Criticising or trying to tell RBI what it should be doing, is not going to help big business much. If they have to criticise, it is the government they should be criticising. But that as we all know is not going to happen any time soon. Meanwhile, the RBI will continue to be the favourite whipping boy of big business.

The article originally appeared on www.FirstBiz.com on Dec 4, 2014

(Vivek Kaul is the author of the Easy Money trilogy. He tweets @kaul_vivek)

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RBI and Rajan are on the right track: the inflation monster needs to be killed first

ARTS RAJANVivek Kaul 

There is almost a formula to it.
A few days before the Reserve Bank of India(RBI) is supposed to meet to review the monetary policy, business lobbies and industrialists start coming out with statements demanding that the RBI cut the repo rate. Repo rate is the interest rate at which RBI lends to banks and sets the benchmark for the interest rates at which banks in turn lend to businesses and consumers.
This time was no different. “We hope for a 50 basis points cut in the repo rate as retail inflation has started receding,”
Confederation of Indian Industries (CII) Director General Chandrajit Banerjee had said on March 30, 2014.
Rana Kapoor, president, Associated Chambers of Commerce and Industry of India (Assocham), echoed the same sentiment when he said that the RBI should cut the repo rate by 50 basis points. One basis point is one hundredth of a percentage.
But the RBI did not oblige the lobbies this time as well. In it’s first First Bi-monthly Monetary Policy Statement, 2014-15, the central bank decided to keep the repo rate at 8%. This, despite the fact that inflation as measured by the consumer price index(CPI) has been on its way down.
In February 2014, CPI inflation was at 8.1%. This after it had touched 11.24% in November 2013. A major reason for the fall has been a fall in food prices.
As RBI governor Raghuram Rajan had said in speech on February 26, 204 “inflation measured by the new CPI has remained in double digits during April 2012 to January 2014, averaging 10 per cent over this period. Food inflation, which has a weight of 47.6 per cent in the index, has contributed the largest share of headline inflation. Food inflation itself has stayed in double digits throughout this period, edging down to 9.9 per cent only in January 2014.” In February 2014, food prices rose by 8.57% in comparison to last year.
Has the risk of food prices rising at a much faster rate gone away? Not really. Unseasonal rains and hailstorms in parts of the country have damaged crops, and this is likely to push up prices again. The RBI also thinks that the fall in food prices may be temporary. “Retail inflation measured by the consumer price index (CPI) moderated for the third month in succession in February 2014, driven lower by the sharp disinflation in food prices, although prices of fruits, milk and products have started to firm up,”
the RBI statement said.
It also feels that vegetable prices may not fall any further. “Since December 2013, the sharper than expected disinflation in vegetable prices has enabled a sizable fall in headline inflation. Looking ahead, vegetable prices have entered their seasonal trough and further softening is unlikely,” the RBI statement said.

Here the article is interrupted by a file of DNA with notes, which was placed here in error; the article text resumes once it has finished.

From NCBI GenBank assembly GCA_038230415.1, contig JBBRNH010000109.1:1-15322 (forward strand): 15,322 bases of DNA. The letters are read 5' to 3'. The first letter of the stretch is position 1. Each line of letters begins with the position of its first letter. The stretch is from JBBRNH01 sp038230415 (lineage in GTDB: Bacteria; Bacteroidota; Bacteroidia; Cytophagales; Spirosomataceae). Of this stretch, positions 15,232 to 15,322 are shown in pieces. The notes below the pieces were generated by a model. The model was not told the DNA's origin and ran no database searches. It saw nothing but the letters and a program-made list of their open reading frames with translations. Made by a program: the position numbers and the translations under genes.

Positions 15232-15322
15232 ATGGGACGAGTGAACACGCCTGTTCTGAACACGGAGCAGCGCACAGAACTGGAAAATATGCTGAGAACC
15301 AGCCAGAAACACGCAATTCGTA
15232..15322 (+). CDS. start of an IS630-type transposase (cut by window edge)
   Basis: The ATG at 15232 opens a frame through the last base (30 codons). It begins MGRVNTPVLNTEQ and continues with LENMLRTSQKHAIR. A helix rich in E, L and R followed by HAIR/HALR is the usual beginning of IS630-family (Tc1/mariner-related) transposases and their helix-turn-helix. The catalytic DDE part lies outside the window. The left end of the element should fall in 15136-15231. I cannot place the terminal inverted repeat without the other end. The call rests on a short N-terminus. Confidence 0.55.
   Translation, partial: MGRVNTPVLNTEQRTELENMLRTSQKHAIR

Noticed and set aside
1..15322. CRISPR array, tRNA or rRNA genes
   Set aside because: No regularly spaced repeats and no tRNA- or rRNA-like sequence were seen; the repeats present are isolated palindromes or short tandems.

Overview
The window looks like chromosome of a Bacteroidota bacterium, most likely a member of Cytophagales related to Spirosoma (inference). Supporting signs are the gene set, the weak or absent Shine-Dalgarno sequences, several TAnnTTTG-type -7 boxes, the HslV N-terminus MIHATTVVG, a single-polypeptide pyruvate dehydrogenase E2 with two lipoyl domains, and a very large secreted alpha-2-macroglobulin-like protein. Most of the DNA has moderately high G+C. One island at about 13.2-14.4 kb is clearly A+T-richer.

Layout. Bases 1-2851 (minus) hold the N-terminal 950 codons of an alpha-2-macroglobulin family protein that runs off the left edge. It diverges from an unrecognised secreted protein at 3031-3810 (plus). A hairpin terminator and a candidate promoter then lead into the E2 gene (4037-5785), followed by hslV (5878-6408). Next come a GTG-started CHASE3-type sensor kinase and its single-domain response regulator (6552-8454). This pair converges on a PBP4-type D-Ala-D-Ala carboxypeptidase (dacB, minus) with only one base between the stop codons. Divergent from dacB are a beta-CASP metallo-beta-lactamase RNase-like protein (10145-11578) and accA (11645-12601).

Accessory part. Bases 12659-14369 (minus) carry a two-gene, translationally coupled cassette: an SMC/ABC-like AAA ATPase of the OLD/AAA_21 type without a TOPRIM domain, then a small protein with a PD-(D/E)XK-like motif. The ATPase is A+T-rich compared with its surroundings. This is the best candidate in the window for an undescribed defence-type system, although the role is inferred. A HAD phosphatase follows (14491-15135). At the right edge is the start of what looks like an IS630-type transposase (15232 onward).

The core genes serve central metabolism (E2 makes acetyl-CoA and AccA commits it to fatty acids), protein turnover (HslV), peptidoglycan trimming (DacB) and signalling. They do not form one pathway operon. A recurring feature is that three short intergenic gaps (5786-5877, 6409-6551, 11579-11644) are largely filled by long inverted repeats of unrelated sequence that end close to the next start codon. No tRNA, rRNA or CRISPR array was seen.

The central bank also feels that there are “risks…stemming from a less-than-normal monsoon due to possible el nino effects.” Even this could drive up food prices.
Having said that, what is the link between interest rates and food prices? Prima facie there does not seem to be any link. But Rajan explained a link in his February speech. As he said “There has been an increase in liquidity flowing to the agricultural sector, both from land sales, as well as from a rise in agricultural credit. More loans to agriculture have fostered substantial private investment in agriculture, but may also have pushed up rural wages.” This in turn has played a part in pushing up food prices in particular and overall prices in general. And hence it is important to maintain high interest rates.
Rajan had also said that “monetary policy is an appropriate tool with which to limit the rise in wages, especially urban ones. The slowdown in rural wage growth may be partly the consequence of tighter policy limiting wage rise elsewhere.”
Also, non fuel- non food inflation, which constitutes around 40% of the consumer price index continues to remain high. “Excluding food and fuel, however, retail inflation remained sticky at around 8 per cent. This suggests that some demand pressures are still at play,” the RBI statement said. This number has barely budged for a while now. Non fuel-non food inflation takes into account housing, medical care, education, transportation, recreation etc. And this is a major reason why the RBI does not seem to be in any mood to cut the interest rate.
Business lobbies need to understand a basic point here. India’s retail inflation continues to remain high despite a collapse in investment. As Chetan Ahya and Upasna Chachra or Morgan Stanley write in a recent research report titled
Five Key Reforms to Fix India’s Growth Problem and dated March 24, 2014, “Public and private investment fell from the peak of 26.2% of GDP in F2008 to 17.3% in F2013. Indeed, private investment CAGR[compounded annual growth rate] was just 1.4% between F2008 to F2013 vs. 43% in the preceding five years.”
Now imagine what would happen if investments were to pick up a little? Inflation instead of coming down would have gone up for sure, creating further economic problems.
As economist Rajiv Malik of CLSA writes in a column in the Business Standard today “In fact, it is more than likely that if the investment had not weakened as much as it needed to – or if it had recovered sooner or more strongly than has been the case – India’s macroeconomic imbalances, including elevated inflation, would have been much worse.”
If India’s economic growth has to come back on track, the inflation monster needs to be killed first. And given that RBI and Rajan are on the right track.

The article appeared on www.FirstBiz.com on April 1, 2014

(Vivek Kaul is a writer. He tweets @kaul_vivek) 

Japan to India: Busting the biggest myth of investing in real estate

India-Real-Estate-MarketVivek Kaul 

Japan saw the mother of all real estate bubbles in the 1980s. Banks were falling over one another to give out loans and home and land prices reached astonishingly high levels. As Paul Krugman points out in The Return of Depression Economics “Land, never cheap in crowded Japan, had become incredibly expensive: according to a widely cited factoid, the land underneath the square mile of Tokyo’s Imperial Palace was worth more than the entire state of California.”